What tools are you buying?greenspun.com : LUSENET : TimeBomb 2000 (Y2000) : One Thread
I recently got a copy of Readers Digest "Back to Basics." Reading through it renewed my awareness of the importance of having the right tools. For example, being a city slicker all of my life and being newly arrived to the country, I'd never heard of a log peavey, which is used to safely handle freshly cut logs. Such a device seems handy for when I chop wood for my wood burning stove.
What tools are looking good to you as we approach 2000? And by the way, just as a mention, I bought all of our gardening tools from Lee Valley Tools (www.leevalley.com) and they are very hardy. The one tool that impresses me most is their U-Bar digger. For double-digging beds and our root cellar, this thing loosens up the dirt wonderfully, making the shovel work much easier. We plan to buy the remainder of our tools from these guys. So in the same line of thinking, what companies are attracting your business?
-- Brett (email@example.com), March 20, 1999
Lee Valley Tools link
-- PJ Gaenir (firstname.lastname@example.org), March 20, 1999.
Excellent question Brett.
I recently made a foray into the Lancaster, PA area (Amish country). I purchased a two-man tree saw & a buck saw for cutting firewood. Also picked up cast-iron cookware, oil lamp wicks of various widths, misc. files for sharpening tools.
-- Bingo1 (email@example.com), March 20, 1999.
Yes, Tools for water, cultivation and solid fuels.
Our ancestors tools and work horses are gone.
Back to our ingenuity and muscles.
-- Watchful (firstname.lastname@example.org), March 20, 1999.
Yard sales yield great bargains. Found one of those old-fashioned hand-drills with a few bits to match. Kitchen tools: manual egg-beater, meat grinder, coffee grinder, knife sharpener. You can sharpen scissors by cutting sandpaper with them.
-- Old Git (email@example.com), March 20, 1999.
If one has a good generator may I suggest a air compressor and large tank. One could use a old propane tank. The compressed air acts as a storage medium for energy and there are a wide variety of tools. It is my experiance that 7/16 reverse thread bolts are always what you need when they are not available. A good bow saw and lots of blades would be a good idea for the worst case. Monkey wrench and Vice grips, clamps, hose clamps, banding wire.... lots of stuff. Oh and a portable computer with a solar charger :o)
-- Brian (firstname.lastname@example.org), March 20, 1999.
I worked for an antiques dealer for 43 years, and he received crates of furniture from England. They were held together by Lag Screws, which, IMHO will be VERY usefull in construction in the not to distant future. Saved, wire brushed and coated several dozens of same with Can't Rust and stored in sealed bottles. Mauls will be at a premium as will wedges to split wood. Eagle ... Got pot bellied stove ? (I have !!)
-- Harold Walker (email@example.com), March 20, 1999.
I've just gone through all our tools & gardening equipment.What we have has been overhauled.Chisels,axes,drill bits,axes,screwdrivers. etc sharpened.Varnished wooden handles,greased or oiled moving bits.Got rid of rust on wheelbarrows.Bought metal bucket for carrying out hot cinders.Checked out hose pipe & connectors,supply of PFT tape for mending leaks. Bought extra screws,nails & jubilee clips,extra saw blades,spare copper piping & connectors,oil & grease. Next stage to check out tools/supplies/maintenance book for maintaining cars & bikes & buy downpipe fittings for water butts.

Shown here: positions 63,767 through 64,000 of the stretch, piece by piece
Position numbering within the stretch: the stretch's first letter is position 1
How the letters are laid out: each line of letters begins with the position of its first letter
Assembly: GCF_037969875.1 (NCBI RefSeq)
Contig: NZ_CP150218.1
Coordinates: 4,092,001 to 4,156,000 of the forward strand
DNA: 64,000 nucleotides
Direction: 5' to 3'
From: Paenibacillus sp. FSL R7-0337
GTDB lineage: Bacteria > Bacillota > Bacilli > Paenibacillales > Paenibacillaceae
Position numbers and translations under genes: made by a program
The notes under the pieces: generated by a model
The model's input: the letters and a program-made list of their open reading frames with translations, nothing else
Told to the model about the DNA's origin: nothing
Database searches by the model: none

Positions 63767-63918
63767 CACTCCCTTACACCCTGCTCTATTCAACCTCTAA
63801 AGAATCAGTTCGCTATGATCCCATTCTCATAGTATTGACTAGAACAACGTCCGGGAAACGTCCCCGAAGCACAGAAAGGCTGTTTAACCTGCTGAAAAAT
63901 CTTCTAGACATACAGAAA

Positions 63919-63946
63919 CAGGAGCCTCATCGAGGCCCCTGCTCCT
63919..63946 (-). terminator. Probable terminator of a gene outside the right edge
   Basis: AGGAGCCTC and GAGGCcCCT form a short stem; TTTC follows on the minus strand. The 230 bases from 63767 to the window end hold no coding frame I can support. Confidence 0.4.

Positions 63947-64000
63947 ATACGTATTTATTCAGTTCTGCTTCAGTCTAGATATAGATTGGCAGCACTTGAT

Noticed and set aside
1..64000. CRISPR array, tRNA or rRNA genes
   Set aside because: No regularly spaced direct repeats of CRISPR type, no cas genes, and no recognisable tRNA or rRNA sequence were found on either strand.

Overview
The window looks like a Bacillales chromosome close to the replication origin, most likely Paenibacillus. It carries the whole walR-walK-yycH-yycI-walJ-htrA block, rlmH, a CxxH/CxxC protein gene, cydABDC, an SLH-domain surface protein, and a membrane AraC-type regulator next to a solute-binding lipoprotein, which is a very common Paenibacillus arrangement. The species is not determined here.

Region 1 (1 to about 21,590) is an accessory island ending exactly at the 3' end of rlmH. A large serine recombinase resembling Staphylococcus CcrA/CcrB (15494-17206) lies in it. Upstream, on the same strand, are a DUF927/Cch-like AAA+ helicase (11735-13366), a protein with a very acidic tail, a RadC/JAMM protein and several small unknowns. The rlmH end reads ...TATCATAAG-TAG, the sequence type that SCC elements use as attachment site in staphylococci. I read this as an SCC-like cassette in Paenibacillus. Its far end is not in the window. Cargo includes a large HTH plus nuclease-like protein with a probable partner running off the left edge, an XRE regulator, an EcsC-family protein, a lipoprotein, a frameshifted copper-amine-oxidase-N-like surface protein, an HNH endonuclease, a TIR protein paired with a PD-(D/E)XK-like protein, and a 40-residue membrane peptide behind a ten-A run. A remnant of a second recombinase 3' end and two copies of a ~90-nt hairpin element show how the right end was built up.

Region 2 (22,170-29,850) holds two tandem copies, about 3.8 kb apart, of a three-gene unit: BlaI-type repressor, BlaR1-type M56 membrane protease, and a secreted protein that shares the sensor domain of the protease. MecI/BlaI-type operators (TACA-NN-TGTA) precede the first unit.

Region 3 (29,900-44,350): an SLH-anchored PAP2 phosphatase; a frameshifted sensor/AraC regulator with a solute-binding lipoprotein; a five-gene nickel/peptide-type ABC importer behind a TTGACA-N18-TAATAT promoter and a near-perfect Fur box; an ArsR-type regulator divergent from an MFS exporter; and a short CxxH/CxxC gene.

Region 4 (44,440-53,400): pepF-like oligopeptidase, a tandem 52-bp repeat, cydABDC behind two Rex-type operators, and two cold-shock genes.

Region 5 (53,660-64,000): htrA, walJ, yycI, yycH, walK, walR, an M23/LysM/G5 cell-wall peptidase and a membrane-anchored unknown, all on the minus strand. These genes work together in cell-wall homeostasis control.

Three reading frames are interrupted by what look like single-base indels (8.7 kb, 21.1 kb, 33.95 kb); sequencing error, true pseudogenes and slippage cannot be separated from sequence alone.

-- Chris (firstname.lastname@example.org), March 20, 1999.
Ignorance being no excuse, and I've never let a stupid question go unasked, WHAT THE H*** IS A "JUBILEE CLIP"??
Chuck who probably knows the answer just by some other name.
-- Chuck, a night driver (email@example.com), March 20, 1999.
A spare tire and rim. Not exactly tools, but anyway. . .
-- Puddintame (firstname.lastname@example.org), March 20, 1999.
Chuck, A jubilee clip is a circular band of metal with a screw tightening device fitted on one side.The bands come in different diameters & different widths.They are very useful for securing say a hosepipe directly onto say a metal tap or a water hose to a radiator.You probably do know them by a different name. They are the kind of thing that my grandfather was thinking of when he use to say "For want of a nail the horse was lost,for want of a horse the warning was lost,for want of a warning the battle was lost" or something like that.Anyway they cost under a dollar,probably.
-- Chris (email@example.com), March 21, 1999.
Chris, I thought it was Charles I who said, "for want of a nail the shoe was lost; for want of a shoe the horse was lost; and for want of a horse the rider was lost," and then something about the kingdom being lost. However, Bartlett's says it was Benjamin Franklin in Poor Richard's Almanac, published in 1757. Wonder if he plagiarized the expression? In any event, it's a great maxim by which to prepare for and live through Y2K problems.
-- Old Git (firstname.lastname@example.org), March 21, 1999.
I stand corrected !
-- Chris (email@example.com), March 22, 1999.
Not really a tool but how about tape...?
electrical, duct, metalized, clear plastic, freezer, masking...?
-- j (firstname.lastname@example.org), March 22, 1999.
I just bought an entrenchment tool - you know, one of those folding military shovels. Its small enough to carry in a backpack. If I'm gonna bury or dig up stuff away from my property, I don't want people seeing me carrying a shovel around. It's also easier to carry on a bike. Maybe I'll also make a longer handle for it for use at home..
If possible, get one that is a pick as well as a shovel. Mine is a 1952 Korean war surplus.
-- y2kbiker (email@example.com), March 22, 1999.